The binder is a crucial component of all colors, it ensures that the paint sticks to the wall and stick the dyes together. Oils have been used for this purpose for much longer than acrylic, both of which work in very different ways: we explain the crucial difference between oil paints and acrylic paints.
Oil paints: the traditional artistic medium
Already many centuries ago, artists discovered linseed oil in order to mix it with pigments and paint with it. Even today, this type of oil is often used for the creation of paintings, in rare cases it adorns furniture or even walls.
However, since the invention of the acrylic paint, the oil as a binder is on the retreat, although it has many advantages in addition to some disadvantages. Acrylic-bound colors turn out to be easier to use in practice, especially when it comes to decorating walls and objects.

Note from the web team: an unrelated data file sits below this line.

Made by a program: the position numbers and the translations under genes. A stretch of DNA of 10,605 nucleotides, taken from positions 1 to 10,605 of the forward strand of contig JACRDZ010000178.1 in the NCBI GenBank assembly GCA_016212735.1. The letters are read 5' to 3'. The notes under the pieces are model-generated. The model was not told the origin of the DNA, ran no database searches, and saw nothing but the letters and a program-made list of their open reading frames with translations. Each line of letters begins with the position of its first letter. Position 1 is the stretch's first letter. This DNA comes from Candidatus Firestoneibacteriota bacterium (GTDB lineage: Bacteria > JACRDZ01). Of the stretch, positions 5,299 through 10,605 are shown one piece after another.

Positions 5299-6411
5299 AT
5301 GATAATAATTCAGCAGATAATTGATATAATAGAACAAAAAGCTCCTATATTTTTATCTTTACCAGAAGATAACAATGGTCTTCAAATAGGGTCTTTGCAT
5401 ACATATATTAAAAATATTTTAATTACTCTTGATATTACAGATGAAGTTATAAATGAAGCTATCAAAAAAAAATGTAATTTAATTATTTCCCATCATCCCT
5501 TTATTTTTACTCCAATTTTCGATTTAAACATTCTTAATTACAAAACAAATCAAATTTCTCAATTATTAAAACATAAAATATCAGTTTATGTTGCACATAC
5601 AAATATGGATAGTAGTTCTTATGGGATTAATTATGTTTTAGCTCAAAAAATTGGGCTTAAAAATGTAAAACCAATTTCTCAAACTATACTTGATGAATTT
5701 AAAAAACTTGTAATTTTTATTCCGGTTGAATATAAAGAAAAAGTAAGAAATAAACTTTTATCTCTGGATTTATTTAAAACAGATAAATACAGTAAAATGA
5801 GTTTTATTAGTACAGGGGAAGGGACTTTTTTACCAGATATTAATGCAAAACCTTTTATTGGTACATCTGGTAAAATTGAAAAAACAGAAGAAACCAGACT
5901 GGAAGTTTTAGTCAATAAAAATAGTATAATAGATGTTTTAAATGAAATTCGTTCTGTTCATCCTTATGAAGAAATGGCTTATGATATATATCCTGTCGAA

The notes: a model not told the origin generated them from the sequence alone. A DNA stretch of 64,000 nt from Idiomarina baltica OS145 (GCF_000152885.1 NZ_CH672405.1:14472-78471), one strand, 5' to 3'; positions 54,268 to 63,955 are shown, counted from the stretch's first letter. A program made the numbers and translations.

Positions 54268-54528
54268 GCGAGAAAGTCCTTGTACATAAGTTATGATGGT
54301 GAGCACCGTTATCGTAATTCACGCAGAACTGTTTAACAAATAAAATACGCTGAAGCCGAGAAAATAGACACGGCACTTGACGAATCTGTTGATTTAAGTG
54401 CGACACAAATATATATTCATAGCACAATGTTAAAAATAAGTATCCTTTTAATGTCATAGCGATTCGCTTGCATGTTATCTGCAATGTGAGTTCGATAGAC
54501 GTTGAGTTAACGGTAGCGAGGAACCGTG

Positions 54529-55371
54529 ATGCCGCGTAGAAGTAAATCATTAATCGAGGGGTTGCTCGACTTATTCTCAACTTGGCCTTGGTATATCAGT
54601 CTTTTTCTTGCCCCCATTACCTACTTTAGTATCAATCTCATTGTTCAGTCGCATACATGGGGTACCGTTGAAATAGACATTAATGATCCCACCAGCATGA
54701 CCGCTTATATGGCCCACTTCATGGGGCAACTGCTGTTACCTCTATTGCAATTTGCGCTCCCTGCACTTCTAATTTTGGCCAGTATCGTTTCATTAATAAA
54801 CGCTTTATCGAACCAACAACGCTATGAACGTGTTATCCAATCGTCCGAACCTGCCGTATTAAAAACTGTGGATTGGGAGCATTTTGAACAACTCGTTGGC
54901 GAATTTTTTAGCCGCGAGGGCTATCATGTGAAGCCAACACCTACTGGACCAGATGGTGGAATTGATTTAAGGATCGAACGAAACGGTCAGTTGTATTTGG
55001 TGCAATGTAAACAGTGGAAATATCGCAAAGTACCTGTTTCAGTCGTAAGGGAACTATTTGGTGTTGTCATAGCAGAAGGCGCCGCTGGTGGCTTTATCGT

Acrylic paint: a modern invention
Acrylic paints have been around for only a few decades. These are plastic-bound substances that quickly became widely used. In art they have long since made their entrance and partially supplanted the traditional oil paints.
But with oil paints can achieve very different effects than acrylic paints, so keep some painters, even in modern times still stick to the old painting methods. And that's a good thing, after all, variety keeps the art world alive.
The differences between oil paint and acrylic paint in the overview
To get an overview of the characteristics of the two different color grades, we have created a table for you. Here you can also see where the significant differences lie.
|acrylic paint||oil paint|
|thinnable with water||thinnable with turpentine|
|low odor||strong odor, harmful fumes|
|quick drying||slow drying|
|dries waterproof||dries waterproof|
|low depth of light||transparent glazes|
|darkens when drying||color brilliance intensifies when drying|